If you refuse a breath test, you still have the option of completing a voluntary blood test. If, however, you refuse both a breath test and a blood test, there are repercussions under recent changes in Nevada law. After enacting Assembly Bill 67 in 2015, law enforcement is required to request that the driver volunteer for testing and if refused, the person's driving privileges are automatically revoked administratively by the DMV for a period of one (1) calendar year, regardless of whether the person is criminally convicted in Court. (See NRS 484C.150, 484C.160, 484C.200, 2015 AB 67). In the event both blood and breath testing are refused, police officers are able to apply for a search warrant to forcefully draw blood for testing. In most Nevada jurisdictions, judges are routinely assigned the duty of answering calls for search warrants during a specified period of time. These “signing judges” will be on call and available to answer warrant requests from members of law enforcement on this very issue.
Why did they get a warrant for my blood?
In years past, Nevada law did not require a warrant for the withdrawal of a whole blood sample for testing purposes. Since the landmark United States Supreme Court case of Missouri v. McNeely in 2013, the law has changed. In order to obtain a blood sample from a driver who refused to submit to voluntary evidentiary testing, police officers must obtain a warrant before they can draw blood. If a person does not consent to testing and police officers do not obtain a warrant prior to a blood draw, the results are a violation of a person's Fourth Amendment right against illegal search and seizure and should be suppressed. If you have questions about illegal searches and seizures and believe there are suppression issues in your DUI arrest, you should contact Las Vegas DUI lawyer Josh Tomsheck right away do discuss your options.
Are the breath tests accurate?
As with any testing, there are many issues associated with breath testing devices and results. There are requirements related to administration, calibration, certification and maintenance that can come into play. In addition, there are a number of external factors related to contamination, medical condition and environment which can render unreliable testing and false results. Breath testing will not be the best defense to every case, but in many cases a skilled DUI defense lawyer can find issues related to breath testing that make your case winnable. This can be the difference between being convicted for a DUI and having your charges be dismissed or reduced.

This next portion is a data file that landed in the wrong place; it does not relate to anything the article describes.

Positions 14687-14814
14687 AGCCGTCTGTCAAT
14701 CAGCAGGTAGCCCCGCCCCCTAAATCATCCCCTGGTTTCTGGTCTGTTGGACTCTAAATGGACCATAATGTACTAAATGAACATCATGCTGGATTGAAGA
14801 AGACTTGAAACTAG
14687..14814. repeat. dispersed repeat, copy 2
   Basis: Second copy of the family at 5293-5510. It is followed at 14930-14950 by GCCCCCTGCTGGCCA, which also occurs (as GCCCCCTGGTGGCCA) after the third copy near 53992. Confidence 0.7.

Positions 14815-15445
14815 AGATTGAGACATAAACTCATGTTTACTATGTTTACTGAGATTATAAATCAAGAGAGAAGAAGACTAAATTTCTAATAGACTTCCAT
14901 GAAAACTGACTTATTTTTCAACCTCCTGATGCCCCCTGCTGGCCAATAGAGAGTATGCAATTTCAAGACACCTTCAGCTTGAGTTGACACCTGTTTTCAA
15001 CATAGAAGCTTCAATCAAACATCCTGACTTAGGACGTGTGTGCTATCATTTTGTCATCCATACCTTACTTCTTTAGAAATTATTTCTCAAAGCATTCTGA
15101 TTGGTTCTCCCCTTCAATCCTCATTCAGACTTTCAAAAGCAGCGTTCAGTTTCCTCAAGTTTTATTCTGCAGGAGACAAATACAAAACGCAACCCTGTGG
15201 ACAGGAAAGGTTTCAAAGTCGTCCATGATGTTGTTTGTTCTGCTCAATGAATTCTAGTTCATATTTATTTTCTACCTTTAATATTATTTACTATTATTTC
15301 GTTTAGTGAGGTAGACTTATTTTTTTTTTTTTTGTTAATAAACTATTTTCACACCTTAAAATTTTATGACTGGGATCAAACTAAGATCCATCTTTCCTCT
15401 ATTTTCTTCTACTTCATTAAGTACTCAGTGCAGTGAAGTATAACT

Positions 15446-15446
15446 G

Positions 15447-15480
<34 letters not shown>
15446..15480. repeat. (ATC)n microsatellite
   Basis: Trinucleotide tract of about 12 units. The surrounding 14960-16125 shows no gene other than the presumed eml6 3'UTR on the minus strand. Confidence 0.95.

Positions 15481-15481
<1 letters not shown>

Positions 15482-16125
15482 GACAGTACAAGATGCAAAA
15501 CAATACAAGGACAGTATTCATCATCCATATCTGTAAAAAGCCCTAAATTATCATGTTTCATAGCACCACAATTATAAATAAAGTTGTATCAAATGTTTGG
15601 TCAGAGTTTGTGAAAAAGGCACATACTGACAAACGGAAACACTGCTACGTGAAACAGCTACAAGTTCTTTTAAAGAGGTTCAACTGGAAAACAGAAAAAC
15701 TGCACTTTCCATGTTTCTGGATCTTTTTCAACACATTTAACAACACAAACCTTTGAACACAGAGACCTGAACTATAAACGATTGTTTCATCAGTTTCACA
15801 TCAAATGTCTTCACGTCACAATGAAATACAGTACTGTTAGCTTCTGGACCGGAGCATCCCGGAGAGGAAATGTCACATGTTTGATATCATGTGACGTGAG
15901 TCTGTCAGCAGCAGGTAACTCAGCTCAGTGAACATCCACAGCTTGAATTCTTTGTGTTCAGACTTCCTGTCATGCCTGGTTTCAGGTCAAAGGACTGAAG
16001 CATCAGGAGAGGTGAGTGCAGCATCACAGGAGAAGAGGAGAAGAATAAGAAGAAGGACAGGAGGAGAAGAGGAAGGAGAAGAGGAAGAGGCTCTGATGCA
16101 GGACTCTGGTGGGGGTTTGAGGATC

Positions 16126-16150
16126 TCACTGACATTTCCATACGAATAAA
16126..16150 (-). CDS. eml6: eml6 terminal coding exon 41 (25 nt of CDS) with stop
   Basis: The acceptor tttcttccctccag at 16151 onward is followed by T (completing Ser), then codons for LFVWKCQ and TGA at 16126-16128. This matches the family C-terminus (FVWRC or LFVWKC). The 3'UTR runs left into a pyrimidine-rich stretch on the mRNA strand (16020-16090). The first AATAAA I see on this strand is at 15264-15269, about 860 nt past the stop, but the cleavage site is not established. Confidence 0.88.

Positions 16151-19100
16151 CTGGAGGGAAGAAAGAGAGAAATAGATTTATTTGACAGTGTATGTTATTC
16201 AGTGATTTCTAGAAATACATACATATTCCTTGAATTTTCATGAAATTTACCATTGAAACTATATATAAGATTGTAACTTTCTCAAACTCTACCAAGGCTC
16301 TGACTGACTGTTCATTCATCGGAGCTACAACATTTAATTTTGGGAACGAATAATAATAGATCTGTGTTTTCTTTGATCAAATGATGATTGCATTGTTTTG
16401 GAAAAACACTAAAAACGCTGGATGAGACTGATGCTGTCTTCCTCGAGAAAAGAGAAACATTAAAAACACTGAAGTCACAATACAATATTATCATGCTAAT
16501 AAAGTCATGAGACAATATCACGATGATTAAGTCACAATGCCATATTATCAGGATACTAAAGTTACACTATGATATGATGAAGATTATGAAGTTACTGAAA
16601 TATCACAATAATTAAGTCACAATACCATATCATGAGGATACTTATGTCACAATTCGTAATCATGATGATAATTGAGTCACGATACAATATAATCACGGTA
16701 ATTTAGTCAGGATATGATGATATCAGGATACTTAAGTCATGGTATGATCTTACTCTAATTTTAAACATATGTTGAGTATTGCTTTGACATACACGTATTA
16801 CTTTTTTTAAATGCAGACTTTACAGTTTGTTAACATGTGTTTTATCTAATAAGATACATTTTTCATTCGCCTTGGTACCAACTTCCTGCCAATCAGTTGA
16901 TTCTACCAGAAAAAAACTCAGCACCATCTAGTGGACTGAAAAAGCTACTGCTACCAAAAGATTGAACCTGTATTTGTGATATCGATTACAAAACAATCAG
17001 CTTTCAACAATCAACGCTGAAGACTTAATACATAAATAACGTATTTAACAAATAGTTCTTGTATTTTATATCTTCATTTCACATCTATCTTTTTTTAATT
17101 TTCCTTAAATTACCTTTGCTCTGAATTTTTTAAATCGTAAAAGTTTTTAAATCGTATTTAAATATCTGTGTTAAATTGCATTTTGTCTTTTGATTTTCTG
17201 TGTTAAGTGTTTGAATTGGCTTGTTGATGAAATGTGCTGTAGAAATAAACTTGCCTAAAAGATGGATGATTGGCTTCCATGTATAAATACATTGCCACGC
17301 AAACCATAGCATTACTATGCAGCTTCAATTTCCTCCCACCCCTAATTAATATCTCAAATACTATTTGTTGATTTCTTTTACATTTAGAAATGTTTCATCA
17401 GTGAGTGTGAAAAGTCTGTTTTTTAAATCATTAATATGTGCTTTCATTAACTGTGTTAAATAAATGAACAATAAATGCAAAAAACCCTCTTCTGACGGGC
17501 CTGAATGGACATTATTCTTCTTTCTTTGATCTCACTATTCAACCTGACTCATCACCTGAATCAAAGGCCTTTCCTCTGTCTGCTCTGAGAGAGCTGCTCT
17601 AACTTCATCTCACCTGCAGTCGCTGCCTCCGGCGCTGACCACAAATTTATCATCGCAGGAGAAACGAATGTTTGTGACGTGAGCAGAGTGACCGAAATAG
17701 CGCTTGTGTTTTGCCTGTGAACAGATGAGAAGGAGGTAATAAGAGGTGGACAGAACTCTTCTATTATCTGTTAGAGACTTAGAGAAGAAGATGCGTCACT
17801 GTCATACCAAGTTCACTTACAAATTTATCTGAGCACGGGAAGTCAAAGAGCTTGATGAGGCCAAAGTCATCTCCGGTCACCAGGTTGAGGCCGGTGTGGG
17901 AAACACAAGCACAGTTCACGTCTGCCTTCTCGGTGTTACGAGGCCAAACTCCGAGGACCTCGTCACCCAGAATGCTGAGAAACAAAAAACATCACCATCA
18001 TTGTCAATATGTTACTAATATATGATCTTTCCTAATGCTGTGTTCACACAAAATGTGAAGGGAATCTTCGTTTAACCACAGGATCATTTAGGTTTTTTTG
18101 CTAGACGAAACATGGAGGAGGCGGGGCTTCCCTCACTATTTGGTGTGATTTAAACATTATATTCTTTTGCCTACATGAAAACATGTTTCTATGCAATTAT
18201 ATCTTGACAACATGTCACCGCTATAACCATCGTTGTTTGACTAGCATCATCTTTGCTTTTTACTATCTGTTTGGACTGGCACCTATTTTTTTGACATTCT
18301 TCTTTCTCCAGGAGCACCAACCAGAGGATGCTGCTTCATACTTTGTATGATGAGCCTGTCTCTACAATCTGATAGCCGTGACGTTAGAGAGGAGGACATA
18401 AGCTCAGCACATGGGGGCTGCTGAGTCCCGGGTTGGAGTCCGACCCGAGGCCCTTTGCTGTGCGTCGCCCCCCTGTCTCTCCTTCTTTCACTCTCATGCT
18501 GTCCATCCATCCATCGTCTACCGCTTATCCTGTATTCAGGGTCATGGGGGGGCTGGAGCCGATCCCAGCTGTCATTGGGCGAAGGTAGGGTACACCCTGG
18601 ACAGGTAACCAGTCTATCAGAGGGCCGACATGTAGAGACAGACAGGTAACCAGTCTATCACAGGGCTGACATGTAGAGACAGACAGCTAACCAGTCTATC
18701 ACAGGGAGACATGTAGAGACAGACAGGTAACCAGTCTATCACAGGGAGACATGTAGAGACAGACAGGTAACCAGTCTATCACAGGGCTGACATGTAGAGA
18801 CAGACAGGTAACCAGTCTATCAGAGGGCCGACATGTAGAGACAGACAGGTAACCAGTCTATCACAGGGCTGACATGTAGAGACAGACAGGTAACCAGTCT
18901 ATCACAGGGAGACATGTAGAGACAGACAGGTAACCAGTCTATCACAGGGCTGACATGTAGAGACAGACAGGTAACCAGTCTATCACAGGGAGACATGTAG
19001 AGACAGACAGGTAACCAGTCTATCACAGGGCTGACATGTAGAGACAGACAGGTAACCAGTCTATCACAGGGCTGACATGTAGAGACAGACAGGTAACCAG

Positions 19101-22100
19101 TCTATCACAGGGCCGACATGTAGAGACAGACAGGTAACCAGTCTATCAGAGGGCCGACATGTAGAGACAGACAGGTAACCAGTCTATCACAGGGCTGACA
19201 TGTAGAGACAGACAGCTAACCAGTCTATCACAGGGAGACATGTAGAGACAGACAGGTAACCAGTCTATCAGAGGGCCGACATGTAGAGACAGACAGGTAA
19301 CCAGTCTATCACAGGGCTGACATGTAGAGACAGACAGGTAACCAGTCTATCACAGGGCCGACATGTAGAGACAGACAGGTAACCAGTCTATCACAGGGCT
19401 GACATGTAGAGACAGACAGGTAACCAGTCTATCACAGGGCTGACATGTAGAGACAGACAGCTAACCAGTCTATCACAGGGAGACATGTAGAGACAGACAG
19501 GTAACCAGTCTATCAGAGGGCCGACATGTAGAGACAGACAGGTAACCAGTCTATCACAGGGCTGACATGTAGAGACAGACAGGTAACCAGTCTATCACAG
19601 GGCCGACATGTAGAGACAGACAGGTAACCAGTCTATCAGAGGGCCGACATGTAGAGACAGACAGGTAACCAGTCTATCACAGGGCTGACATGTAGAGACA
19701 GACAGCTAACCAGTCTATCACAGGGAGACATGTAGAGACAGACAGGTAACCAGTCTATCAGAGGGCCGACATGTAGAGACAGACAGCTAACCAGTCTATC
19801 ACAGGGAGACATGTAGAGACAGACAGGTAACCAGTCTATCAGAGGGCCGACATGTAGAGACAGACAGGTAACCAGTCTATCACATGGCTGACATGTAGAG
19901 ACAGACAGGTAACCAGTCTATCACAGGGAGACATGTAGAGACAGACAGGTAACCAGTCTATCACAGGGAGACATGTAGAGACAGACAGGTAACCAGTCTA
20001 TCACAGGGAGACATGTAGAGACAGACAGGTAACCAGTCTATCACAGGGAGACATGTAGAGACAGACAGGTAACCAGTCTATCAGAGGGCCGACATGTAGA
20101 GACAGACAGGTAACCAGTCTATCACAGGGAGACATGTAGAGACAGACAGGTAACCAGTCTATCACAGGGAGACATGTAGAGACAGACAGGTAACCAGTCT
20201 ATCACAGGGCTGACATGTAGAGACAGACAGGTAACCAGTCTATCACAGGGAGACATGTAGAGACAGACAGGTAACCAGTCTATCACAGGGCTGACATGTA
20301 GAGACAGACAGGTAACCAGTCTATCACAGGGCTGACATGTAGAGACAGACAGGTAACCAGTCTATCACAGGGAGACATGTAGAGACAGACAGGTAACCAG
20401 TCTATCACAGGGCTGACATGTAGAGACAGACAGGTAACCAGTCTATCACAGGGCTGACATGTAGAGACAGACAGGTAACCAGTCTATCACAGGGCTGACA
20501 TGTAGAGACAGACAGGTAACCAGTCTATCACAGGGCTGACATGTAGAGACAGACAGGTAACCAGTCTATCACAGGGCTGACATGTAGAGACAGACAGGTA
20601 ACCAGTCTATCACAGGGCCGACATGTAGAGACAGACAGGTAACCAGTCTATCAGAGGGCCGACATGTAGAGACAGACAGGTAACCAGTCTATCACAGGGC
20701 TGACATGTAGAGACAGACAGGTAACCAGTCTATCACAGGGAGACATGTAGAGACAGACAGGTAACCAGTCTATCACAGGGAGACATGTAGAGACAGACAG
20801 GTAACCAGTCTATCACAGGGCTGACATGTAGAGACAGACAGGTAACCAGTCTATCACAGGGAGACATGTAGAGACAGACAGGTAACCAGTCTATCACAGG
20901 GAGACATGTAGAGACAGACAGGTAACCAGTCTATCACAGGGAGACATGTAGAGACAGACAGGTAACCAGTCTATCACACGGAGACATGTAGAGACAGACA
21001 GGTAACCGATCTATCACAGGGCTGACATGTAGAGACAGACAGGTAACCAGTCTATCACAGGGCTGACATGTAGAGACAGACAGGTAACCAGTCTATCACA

Should I have requested to have a blood test?
In Nevada, a driver is given the option between an evidentiary blood test and an evidentiary breath test. If a police officer did not explain this to you, or did not explain the consequences of a refusal with you, it is important to contact an experienced Las Vegas DUI attorney as soon as possible. This can lead to the development of a defense to both the criminal allegations of DUI and to the administrative revocation you may face from the Nevada DMV. To set up your appointment with Mr. Tomsheck, please click here.
Can I have an independent test of my blood, breath, or urine done?
A person arrested for DUI in Nevada, is required by law to be permitted to have a qualified person of their own choosing administer a chemical test of blood or breath to determine the amount of drugs or alcohol in that persons system. Pursuant to NRS 484C.180, a breath, blood (or far less commonly, urine) test can be independently retested by a laboratory of an individual's choice, or the choice of the individual's attorney. This testing is done at the expense of the person requesting independent testing. In some cases, a person may have reason to believe their testing is not consistent with their perceived consumption of drugs or alcohol. In those cases, it may be worth the time and expense to request independent testing. This is just one reason to discuss your case with veteran Las Vegas DUI Attorney Josh Tomsheck right away.
The police drew my blood even though I refused. Is this legal?
It is an illegal search in violation of your rights to draw your blood absent a lawful search warrant. However, if the police officer obtained a valid warrant for your blood, the withdrawal to test for your blood alcohol content is likely legal. This does not mean that you do not have a defense. There are many issues that can arise with a blood draw based on a search warrant. These can oftentimes lead to the suppression of evidence and a positive result in your case. In the hands of an experienced Las Vegas DUI Attorney the circumstances related to your blood draw, with or without a warrant, may provide for an effective defense to your unique case.
Can I take back my refusal to submit to testing?
In most cases the answer is no. While an individual may not be certain about whether or not to refuse or consent to testing, in most cases once the answer is deemed a refusal, law enforcement will proceed as if it is a refusal and initiate the warrant process.